The Troupe is trying to earn their “punk merit badges,” and contrasting the scouts’ orderly world with the anarchic world of punk could be considered a silly Muppet Show joke, but there’s more to this plotline going on behind the surface. Punk at its best was a movement of free-expression. Getting to see these little frog Muppets indulge in the Day-Glo hairstyles and pogo dances of punk transmits a subtle message to the kids at home that it’s OK for them to express themselves in ways that can sometimes be seen by the outside world as chaotic and messy.

Even the stodgy old-lady Frog Scout leader Mrs. Applebee gets in on the fun as she is revealed in this segment to be happily adorned in a bunch of safety pins! This plotline also plays with the reality that boys worldwide were utterly enamored with Harry when this episode was released. According to Brian Henson, he was one of those boys, and that is why Jim Henson booked Harry for The Muppet Show in the first place!

We need to take a moment on Harry’s Muppet backing band. The Muppet Show designers had a lot of fun cramming some great details into them. My absolute favorite is the Rocky Horror Show pin the Muppet guitarist sports during “Call Me.” A close runner-up is the outfits the Muppet band are in during “One Way or Another,” dressed like Blondie from the cover of their 1979 hit LP Parallel Lines: skinny ties and all.

Another potentially intentional aspect of the look of the “One Way or Another” number is the use of colored doors in an otherwise foreboding bombed-out set, from which Harry humorously encounters a tiger, a monster, even a Muppet woman showering behind them! These doors resemble Big Bird’s iconic nest set from Sesame Street. Perhaps the Muppet Show’s set designers were trying to draw a comparison, from Sesame Street‘s brighter depiction of urban life to The Muppet Show‘s more frank and slightly adult portrayal.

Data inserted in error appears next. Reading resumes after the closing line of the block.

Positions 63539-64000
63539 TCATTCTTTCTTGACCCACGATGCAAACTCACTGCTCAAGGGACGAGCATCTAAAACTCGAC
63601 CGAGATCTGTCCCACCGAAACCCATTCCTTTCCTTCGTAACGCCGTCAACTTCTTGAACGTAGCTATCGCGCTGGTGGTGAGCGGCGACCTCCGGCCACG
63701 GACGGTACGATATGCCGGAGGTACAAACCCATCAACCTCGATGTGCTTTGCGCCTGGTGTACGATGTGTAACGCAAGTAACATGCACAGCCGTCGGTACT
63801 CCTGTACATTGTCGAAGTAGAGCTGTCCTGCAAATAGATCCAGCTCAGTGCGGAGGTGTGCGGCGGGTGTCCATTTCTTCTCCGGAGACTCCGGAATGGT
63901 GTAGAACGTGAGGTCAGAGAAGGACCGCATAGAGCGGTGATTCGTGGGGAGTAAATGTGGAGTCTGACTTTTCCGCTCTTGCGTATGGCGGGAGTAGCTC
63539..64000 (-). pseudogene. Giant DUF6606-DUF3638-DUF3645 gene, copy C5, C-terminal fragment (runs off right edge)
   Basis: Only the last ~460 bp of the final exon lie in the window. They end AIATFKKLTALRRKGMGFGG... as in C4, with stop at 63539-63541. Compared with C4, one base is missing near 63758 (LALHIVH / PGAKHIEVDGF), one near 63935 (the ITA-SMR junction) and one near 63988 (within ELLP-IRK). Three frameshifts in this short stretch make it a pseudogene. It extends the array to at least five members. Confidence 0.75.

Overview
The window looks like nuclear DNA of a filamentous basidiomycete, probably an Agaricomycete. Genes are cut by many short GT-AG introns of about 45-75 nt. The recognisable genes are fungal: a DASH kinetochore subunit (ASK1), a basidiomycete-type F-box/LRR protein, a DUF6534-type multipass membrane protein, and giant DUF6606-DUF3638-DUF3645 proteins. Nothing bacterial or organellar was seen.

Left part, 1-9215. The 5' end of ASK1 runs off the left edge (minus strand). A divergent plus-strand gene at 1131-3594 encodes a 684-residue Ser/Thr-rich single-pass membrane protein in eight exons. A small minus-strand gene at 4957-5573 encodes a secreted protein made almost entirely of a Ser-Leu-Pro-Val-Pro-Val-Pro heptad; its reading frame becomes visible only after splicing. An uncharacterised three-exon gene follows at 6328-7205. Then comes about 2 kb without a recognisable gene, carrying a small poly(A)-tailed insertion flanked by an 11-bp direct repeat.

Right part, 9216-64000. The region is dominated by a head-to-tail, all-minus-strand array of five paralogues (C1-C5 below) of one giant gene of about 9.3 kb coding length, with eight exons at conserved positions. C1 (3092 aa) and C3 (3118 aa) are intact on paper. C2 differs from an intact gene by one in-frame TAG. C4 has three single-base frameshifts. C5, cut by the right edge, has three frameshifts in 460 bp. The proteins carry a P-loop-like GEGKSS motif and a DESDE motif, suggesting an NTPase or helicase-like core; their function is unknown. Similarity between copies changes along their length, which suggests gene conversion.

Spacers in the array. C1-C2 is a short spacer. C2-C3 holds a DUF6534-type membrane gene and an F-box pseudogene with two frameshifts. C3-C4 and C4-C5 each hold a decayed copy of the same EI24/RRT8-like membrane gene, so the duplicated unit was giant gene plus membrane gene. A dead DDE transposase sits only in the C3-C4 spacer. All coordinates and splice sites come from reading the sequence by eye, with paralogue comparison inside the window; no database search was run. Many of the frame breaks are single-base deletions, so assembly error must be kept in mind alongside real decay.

Everything slows down a bit during a very touching duet between Harry and Kermit the Frog on “[his] rainbow song,” “Rainbow Connection”, which was the only time it was performed on The Muppet Show. Harry reveals a sweetness to her voice and she seems genuinely happy to be singing this iconic song with Kermit/Jim Henson. It’s a notable inclusion in this episode, and I wonder if maybe Harry requested to sing it as a change of pace.

If there’s a lost opportunity here, it’s that there are no interactions between Debbie Harry and Miss Piggy, who I guess would become instant friends. They are both strong women, blond bombshells (Harry was very openly a peroxide-job; Piggy might be playing her natural hair color a little closer to the hock), and Seventies icons. It would have been great to see them together, even just for a throwaway scene.

For some kids and families watching at the time, this episode was probably their first exposure to the complicated world of punk counter culture. It’s an admirable move that The Muppet Show was daring enough to have Debbie Harry on as a guest. The results were more than worth it and probably planted the seeds for some young punks watching.